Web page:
When the Senate passed “Violence Aganst Women Act,” Feb. 12, one of the most vocal supporters was the senior senator from Louisiana.
“This legislation will save lives-I hope the House of Representatives will follow the Senate’s lead and quickly pass this important bill,” said Sen. Mary L. Landrieu (D.-La.), whose circle includes an aide accused of rape, a cousin accused of agravated assault against of woman and an inmate who killed his wife with a knife.
“The Violence Against Women Act is particularly important for Louisiana as our state consistently ranks among the top five for women killed as a result of domestic violence,” she said.
In March 1997, a man Landrieu in 1996 championed for early release from jail was arrested for aggravated assault with a knife against his live-in girlfriend.
East Carroll Parish Deputy Chief Sheriff told the Times-Picayune newspaper that Abe Williams was arrested after a complaint from the girlfriend. ???She said he ran her through the house with a knife.???
Landrieu, whose married name is Snellings, was the Louisiana state treasurer when she wrote a letter to the then-governor Edwin W. Edwards asking him to release Williams, who had already served nine years for stabbing his wife to death in a drunken argument.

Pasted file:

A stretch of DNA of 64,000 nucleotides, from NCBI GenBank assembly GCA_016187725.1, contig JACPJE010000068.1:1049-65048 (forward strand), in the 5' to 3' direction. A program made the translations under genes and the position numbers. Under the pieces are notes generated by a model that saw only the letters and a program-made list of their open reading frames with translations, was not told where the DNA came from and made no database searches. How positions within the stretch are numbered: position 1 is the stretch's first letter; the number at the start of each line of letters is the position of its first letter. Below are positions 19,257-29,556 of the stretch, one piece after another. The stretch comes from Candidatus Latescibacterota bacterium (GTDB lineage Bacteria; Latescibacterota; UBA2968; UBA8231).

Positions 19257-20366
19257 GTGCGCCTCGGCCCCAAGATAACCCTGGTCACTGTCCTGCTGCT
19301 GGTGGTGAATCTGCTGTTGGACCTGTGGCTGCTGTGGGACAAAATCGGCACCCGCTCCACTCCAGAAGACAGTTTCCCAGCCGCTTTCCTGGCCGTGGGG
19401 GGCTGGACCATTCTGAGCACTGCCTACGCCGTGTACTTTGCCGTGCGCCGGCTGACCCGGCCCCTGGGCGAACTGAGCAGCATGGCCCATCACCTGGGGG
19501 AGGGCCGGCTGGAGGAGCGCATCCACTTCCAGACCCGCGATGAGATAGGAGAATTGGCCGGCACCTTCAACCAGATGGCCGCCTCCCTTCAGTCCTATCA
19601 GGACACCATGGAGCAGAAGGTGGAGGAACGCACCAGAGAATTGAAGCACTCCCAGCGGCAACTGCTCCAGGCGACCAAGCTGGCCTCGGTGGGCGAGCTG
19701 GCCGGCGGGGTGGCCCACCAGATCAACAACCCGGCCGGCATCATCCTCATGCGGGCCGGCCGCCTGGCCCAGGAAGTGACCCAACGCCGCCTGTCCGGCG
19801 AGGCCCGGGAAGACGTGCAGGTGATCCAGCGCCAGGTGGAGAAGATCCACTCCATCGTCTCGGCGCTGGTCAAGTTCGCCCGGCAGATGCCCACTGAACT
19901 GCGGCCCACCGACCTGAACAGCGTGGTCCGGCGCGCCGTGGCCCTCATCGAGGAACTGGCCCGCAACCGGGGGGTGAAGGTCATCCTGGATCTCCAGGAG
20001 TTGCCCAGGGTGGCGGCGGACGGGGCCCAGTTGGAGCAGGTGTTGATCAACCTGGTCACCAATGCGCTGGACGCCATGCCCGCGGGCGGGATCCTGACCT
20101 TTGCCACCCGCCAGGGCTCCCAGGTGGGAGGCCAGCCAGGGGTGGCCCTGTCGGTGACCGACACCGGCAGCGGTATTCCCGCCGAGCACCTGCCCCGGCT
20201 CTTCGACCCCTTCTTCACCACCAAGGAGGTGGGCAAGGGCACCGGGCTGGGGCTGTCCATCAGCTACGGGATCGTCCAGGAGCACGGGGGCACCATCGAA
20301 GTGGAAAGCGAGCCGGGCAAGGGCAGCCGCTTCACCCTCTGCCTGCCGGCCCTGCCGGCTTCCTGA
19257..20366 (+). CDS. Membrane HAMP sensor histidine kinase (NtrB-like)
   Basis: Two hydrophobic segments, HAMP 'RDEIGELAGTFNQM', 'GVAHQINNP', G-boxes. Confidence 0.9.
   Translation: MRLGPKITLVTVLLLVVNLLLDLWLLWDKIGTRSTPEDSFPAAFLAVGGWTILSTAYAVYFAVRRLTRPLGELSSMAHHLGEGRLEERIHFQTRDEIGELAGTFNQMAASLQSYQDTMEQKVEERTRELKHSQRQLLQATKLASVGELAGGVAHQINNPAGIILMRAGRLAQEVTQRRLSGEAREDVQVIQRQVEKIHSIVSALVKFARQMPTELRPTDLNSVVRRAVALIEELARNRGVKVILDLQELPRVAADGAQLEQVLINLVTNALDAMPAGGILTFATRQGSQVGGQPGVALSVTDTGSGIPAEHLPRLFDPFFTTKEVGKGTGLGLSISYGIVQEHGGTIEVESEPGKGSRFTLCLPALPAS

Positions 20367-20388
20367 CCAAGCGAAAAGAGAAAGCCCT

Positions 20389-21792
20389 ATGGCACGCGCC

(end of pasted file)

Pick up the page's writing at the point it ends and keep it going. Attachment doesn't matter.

The senator uses her maiden name professionally because of her family’s political legacy in Louisiana. Her brother Mitchell J. Landrieu, is the popular mayor of New Orleans and her father Maurice E. “Moon” Landrieu was city councilor in the city for four years, before his eight years as mayor in the 1970s.
Another political member of the family, the senator???s cousin, Gary C. Landrieu was arrested Nov. 12 on charges that he grabbed a woman during an argument, and then after she broke free from his grasp, he grabbed her by her ponytail and dragged her several feet.
The incident is reported to have occurred less than one week after he lost the election for Louisiana???s 2nd Congressional District.
According to The Washington Post, in September, one of Landrieu’s aides, Donny Ray Williams, was accused of sexual assault by woman he invited to his apartment to discuss Hurricane Katrina and the BP oil spill. After a drink she told police she woke up with her pants off and “burning sensation” that suggested she had been raped.